Heinz Guderian, the son of an army officer, was born in Kulm, Germany, on 17th June, 1888. He joined the German Army and was commissioned in the Jaegers in 1908 where he became a communications specialist. He fought in the First World War and afterwards was a member of the right-wing Freikorps group.
In 1922 Guderian became Inspector of Motorized Troops. He began to study the experience of tanks during the war and was greatly influenced by the ideas of British military writers such as Basil Liddell Hart and John Fuller. As a result of his studies he was employed as a teacher of tank tactics.
Guderian was appointed commander of a motorized battalion in 1930. While in this post he developed one of companies as a tank scout company, one as a tank company and one as an anti-tank company. Guderian also developed a radio-communication system that enabled communication between tank officers.
In 1934 Guderian was appointed chief of staff of the Motorized Troops Command and the following year he took over the 2nd Panzer Division. The other two panzer divisions were commanded by generals whereas Guderian was only a colonel.
In Feburary 1938, Guderian was promoted to lieutenant general and the following month was involved in the occupation of Austria. Later that year Adolf Hitler appointed Guderian to the new post of Chief of Mobile Troops. However Guderian had difficulty persuading his senior officers about the importance of tank warfare in any future conflict. Franz Halder, the Chief of General Staff told Guderian that the infantry would always play the most important role in any future war.
Guderian led the attack on Poland in September 1939 and his rapid success created shockwaves throughout the world. Despite this easy victory Guderian objected to the planned Western Offensive. When Hitler ordered the plan to go ahead, Guderian, who served under General Paul von Kliest, attacked at great speed and crossing the crossed the Meuse near Sedan on 14th May.
Kleist now ordered Guderian to halt until the arrival of General Siegmund List and his 12th Army. Guderian disagreed with Kleist's view that the panzers needed the support of the infantry. After a heated argument with Kleist, who had the support of his superiors, Gerd von Rundstedt and Heinrich von Brauchitsch, on 17th May 1940, Guderian threatened to resign. Kleist responded by sacking Guderian.
Adolf Hitler was unwilling to lose this brilliant commander and General Siegmund List was ordered to intervene and managed to persuade Kleist that Guderian should return to duty. Guderian got his way and Kleist's troops rushed ahead and reached the English Channel at Abbeville on 21st May 1940.
Boulogne was taken on 23rd May but later that day Hitler called a halt arguing that the rapid advance was jeopardizing the whole campaign. Kleist supported Hitler's decision but Guderian was furious who rightly argued that this stopped the German Army cutting off the escape of the British Expeditionary Force (BEF) from Dunkirk.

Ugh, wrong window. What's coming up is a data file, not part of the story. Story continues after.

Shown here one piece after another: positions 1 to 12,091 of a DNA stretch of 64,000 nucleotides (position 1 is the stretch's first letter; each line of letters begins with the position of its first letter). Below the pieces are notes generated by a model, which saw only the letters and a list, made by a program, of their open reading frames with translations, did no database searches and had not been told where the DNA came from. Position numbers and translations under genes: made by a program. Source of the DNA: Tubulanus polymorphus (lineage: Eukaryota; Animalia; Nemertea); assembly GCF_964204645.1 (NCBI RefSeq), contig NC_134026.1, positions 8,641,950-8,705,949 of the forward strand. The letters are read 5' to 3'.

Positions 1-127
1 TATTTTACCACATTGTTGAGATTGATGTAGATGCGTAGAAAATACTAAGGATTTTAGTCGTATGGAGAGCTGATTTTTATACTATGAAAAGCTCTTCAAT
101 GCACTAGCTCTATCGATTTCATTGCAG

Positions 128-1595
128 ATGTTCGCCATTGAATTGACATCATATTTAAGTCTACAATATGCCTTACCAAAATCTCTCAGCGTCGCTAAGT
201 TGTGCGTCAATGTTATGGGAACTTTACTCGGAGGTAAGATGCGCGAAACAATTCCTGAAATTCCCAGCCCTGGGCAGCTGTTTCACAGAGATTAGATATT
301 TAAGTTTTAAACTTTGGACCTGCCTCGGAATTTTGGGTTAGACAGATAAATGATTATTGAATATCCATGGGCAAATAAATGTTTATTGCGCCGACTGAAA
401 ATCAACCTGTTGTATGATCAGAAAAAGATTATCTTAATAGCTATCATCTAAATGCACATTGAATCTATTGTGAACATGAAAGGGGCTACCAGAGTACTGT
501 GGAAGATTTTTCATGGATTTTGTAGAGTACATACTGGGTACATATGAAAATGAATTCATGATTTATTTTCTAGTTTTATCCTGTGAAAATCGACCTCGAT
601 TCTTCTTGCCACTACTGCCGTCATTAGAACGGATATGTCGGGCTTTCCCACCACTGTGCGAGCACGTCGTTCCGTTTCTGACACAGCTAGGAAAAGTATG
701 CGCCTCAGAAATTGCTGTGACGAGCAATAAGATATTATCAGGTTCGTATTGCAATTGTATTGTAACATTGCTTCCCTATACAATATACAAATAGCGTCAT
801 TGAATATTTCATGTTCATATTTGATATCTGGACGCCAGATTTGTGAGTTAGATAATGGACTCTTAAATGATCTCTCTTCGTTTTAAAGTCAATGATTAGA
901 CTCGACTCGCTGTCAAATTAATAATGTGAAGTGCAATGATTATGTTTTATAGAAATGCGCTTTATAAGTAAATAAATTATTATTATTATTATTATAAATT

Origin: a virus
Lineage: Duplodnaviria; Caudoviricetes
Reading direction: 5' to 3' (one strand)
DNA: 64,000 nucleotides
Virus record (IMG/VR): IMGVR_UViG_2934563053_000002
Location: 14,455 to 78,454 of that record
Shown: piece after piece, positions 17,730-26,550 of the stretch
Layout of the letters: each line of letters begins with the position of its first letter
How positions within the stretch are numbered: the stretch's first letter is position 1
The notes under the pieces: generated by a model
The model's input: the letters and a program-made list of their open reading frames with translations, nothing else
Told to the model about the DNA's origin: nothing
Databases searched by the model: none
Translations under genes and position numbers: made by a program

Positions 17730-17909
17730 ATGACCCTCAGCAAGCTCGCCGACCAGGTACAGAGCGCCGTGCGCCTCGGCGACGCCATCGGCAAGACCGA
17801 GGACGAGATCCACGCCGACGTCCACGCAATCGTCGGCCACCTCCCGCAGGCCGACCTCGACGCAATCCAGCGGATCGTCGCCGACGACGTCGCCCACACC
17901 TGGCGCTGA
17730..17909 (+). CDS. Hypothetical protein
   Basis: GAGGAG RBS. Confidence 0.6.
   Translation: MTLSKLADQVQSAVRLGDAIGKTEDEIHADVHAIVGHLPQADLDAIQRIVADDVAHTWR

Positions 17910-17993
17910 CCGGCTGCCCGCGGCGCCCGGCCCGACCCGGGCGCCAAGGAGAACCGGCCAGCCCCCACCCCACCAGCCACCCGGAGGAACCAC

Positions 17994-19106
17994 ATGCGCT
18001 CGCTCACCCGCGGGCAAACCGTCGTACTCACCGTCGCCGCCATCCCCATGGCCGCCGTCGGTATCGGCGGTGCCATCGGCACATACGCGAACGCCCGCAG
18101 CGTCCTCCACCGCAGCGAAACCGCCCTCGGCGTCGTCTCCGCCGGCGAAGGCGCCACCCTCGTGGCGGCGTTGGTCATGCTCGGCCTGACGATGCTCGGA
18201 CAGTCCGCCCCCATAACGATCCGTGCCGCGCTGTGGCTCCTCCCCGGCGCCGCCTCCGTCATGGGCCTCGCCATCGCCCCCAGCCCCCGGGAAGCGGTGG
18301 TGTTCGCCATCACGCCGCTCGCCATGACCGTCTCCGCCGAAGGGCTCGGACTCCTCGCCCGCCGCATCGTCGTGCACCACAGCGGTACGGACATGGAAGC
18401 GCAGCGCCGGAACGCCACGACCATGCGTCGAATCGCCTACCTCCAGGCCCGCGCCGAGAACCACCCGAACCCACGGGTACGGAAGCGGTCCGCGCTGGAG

Promoted to general for his achievements in France, Guderian led the 2nd Panzer Group during Operation Barbarossa. Working closely with Herman Hoth, Guderian's troops took Minsk and Smolensk. In July 1941 he moved into the Ukraine where he captured Kiev before moving on Moscow.
Guderian was shocked by the stout resistance of the Red Army and as the severe Russian winter set in he made a limited withdrawal to better defensive ground. Guderian then returned to Germany where he argued with Adolf Hitler about the tactics being employed. After further disagreements with General Fedor von Bock and General Gunther von Kluge, On 25th December 1941 Guderian was dismissed from office.
After the defeats at El Alamein and Stalingrad, Hitler decided to recall Guderian and on 1st March 1943 he become commander of Germany's Armoured Troops. Guderian was unable to repeat earlier successes and in July 1943 lost one of the largest tank battles in history at Kursk.
On 21st July 1944, Guderian replaced General Kurt Zeitzler as commander of the General Staff. As a result of the July Plot Guderian demanded the resignation of any officer who did not fully support the ideals of the Nazi Party. Over the next few months Guderian sat with Gerd von Rundstedt and Wilhelm Keitel on the Army Court of Honour that expelled hundreds of officers suspected of being opposed to the policies of Adolf Hitler. This removed them from court martial jurisdiction and turned them over to Roland Freisler and his People Court.
Guderian was captured by the US Army on 10th May 1945. Despite claims in the Soviet Union and Poland that Guderian was a war criminal, he was released from captivity on 17th June 1948. Heinz Guderian died on 17th May 1954.